Jay's Journal of Anomalies BOOK review [Ricky Jay]



Book Reviews
Jay's Journal of Anomalies BOOK review [Ricky Jay]
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Sep 12, 2001, 00:36

JAY'S JOURNAL OF ANOMALIES by Ricky Jay; Farrar, Straus, and Giroux, 2001

What can you say about Ricky Jay? That he's the best historian of magic in the world? That he's the best card sharp alive? That his talent is wasted in all those David Mamet films? All of these things are probably true. For those of you not familiar with Jay, he made his name as a magician and historian of magic through numerous illustrious appearances, events, and books (most noteably, the tragically out of print Cards as Weapons, a manual for throwing playing cards that has to be the best of its kind. His performance (that should be missed for neither love nor money) makes its slow way around the country from time to time and goes under the name “Ricky Jay and His 52 Assistants.” But most immediately relevant, from 1994 to 2000, he published an irregular magazine called Jay's Journal of Anomalies. These journals, long available only on eBay for exorbitant sums of money, have now been collected into one, exquisitely designed volume for the utter and abject pleasure of the reader. The Journal can be thought of as an extension of Jay's last project, Learned Pigs and Fireproof Women, in that its primary goal is to provide brief expositions on anomalous people/things—for example, intellectual dogs, nose amputations, and slight of hand artists—and place them in some sort of historical context. Jay's writing is funny, but far from glib. It's apparent that he holds his subjects in high-reverence. Perhaps the most fascinating part of the whole project is that the information and the numerous reprints, photos, and diagrams all come from Jay's vast personal collection. Reading the book is sure to give you a strong dose of “If-only-he-was-my-friend-I-could-go-and-play-with-his-stuff” syndrome, but also make you wonder what gems Jay is actually hiding from us. The Journal doesn't come cheap (the books elaborate design jacks the price up to a hefty $40) but for anyone who cultivates the bizarre and loves the magician/trixter underground, this book is a must.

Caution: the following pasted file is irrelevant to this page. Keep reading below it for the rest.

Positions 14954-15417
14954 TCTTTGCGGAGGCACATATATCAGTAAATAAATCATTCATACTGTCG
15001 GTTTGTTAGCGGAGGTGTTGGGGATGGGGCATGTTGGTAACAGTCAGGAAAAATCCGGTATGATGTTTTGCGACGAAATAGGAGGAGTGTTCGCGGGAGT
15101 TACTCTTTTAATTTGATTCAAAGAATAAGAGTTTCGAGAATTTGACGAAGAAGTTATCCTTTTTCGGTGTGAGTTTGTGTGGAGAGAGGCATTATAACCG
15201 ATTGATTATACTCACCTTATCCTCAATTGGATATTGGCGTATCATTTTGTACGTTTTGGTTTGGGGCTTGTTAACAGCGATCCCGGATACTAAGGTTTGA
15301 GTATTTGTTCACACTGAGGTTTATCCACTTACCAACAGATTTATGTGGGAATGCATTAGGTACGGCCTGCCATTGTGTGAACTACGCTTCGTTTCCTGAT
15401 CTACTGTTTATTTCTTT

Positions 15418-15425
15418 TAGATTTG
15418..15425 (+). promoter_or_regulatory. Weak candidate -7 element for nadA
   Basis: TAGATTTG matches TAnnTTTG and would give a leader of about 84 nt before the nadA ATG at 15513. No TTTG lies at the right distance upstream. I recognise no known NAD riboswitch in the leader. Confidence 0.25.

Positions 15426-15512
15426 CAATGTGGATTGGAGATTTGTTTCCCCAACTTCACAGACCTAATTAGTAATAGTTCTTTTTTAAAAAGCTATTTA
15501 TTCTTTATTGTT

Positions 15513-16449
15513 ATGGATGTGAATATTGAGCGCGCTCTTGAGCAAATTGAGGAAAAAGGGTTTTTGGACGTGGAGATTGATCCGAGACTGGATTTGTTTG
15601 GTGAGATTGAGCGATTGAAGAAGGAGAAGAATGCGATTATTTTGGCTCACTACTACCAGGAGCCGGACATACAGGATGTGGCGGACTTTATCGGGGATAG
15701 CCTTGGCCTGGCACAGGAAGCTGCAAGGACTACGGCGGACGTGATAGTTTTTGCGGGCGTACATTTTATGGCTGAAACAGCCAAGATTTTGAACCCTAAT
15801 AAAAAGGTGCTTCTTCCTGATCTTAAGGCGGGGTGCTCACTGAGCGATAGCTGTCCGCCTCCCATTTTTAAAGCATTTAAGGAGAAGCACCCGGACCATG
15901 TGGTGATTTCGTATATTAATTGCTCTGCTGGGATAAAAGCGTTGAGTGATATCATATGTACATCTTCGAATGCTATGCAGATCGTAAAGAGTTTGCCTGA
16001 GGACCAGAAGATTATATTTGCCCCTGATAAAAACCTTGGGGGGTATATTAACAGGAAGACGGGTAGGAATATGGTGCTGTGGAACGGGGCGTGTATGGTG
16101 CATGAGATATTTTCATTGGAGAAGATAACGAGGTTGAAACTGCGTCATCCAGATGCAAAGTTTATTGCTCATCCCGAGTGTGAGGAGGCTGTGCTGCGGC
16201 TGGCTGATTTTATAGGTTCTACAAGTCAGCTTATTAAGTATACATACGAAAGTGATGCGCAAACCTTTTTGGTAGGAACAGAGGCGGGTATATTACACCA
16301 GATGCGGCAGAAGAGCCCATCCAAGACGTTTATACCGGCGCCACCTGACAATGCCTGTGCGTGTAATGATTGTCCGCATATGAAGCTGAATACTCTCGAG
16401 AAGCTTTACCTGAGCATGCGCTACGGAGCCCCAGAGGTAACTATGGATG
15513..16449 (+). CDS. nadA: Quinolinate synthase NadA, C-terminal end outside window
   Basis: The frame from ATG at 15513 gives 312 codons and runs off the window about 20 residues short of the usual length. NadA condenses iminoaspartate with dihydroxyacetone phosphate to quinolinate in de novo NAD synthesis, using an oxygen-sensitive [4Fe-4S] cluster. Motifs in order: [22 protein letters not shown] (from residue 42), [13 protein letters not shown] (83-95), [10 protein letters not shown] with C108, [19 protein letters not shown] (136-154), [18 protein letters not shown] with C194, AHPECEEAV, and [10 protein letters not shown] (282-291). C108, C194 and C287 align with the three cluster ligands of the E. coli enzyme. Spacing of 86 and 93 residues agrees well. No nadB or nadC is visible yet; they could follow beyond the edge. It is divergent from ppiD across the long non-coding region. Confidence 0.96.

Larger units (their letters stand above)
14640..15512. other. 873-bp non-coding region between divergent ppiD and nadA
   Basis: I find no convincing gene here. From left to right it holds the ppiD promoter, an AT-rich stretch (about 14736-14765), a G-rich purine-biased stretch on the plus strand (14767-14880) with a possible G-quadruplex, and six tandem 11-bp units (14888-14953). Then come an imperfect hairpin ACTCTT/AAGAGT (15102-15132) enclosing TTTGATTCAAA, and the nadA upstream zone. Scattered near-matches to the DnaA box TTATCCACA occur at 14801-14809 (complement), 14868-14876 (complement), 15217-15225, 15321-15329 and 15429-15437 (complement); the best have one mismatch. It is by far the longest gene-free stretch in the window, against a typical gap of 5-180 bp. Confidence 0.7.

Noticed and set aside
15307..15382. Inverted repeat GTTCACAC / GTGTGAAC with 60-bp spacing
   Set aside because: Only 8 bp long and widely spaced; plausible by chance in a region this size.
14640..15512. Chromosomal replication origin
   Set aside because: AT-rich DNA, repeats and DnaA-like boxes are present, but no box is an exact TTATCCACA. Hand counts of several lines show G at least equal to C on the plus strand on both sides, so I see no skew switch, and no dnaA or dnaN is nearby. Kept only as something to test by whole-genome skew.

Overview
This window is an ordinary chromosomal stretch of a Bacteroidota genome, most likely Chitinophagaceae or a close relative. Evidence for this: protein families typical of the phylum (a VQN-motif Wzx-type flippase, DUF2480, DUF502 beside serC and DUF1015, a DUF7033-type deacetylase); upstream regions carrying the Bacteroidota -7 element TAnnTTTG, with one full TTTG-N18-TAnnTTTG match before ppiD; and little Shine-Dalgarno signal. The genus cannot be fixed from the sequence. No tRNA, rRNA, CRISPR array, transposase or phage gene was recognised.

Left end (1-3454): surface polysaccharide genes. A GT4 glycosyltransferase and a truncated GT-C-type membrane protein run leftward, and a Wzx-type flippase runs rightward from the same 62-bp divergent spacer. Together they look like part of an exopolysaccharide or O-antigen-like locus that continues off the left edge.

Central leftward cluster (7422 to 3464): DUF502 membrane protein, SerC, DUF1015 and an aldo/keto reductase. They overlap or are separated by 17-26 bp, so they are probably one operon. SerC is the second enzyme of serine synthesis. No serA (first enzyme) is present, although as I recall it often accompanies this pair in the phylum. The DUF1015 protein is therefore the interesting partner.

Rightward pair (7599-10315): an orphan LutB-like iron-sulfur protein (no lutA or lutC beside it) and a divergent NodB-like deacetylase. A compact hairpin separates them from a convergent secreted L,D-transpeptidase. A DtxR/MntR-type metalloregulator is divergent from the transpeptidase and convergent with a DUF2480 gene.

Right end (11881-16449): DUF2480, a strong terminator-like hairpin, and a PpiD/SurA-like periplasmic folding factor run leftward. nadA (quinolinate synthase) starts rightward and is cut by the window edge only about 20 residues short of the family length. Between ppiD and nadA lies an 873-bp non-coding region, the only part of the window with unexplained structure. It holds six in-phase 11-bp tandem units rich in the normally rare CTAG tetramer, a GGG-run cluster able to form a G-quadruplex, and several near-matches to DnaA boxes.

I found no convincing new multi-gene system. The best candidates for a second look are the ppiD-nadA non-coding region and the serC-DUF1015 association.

-Jason Cons

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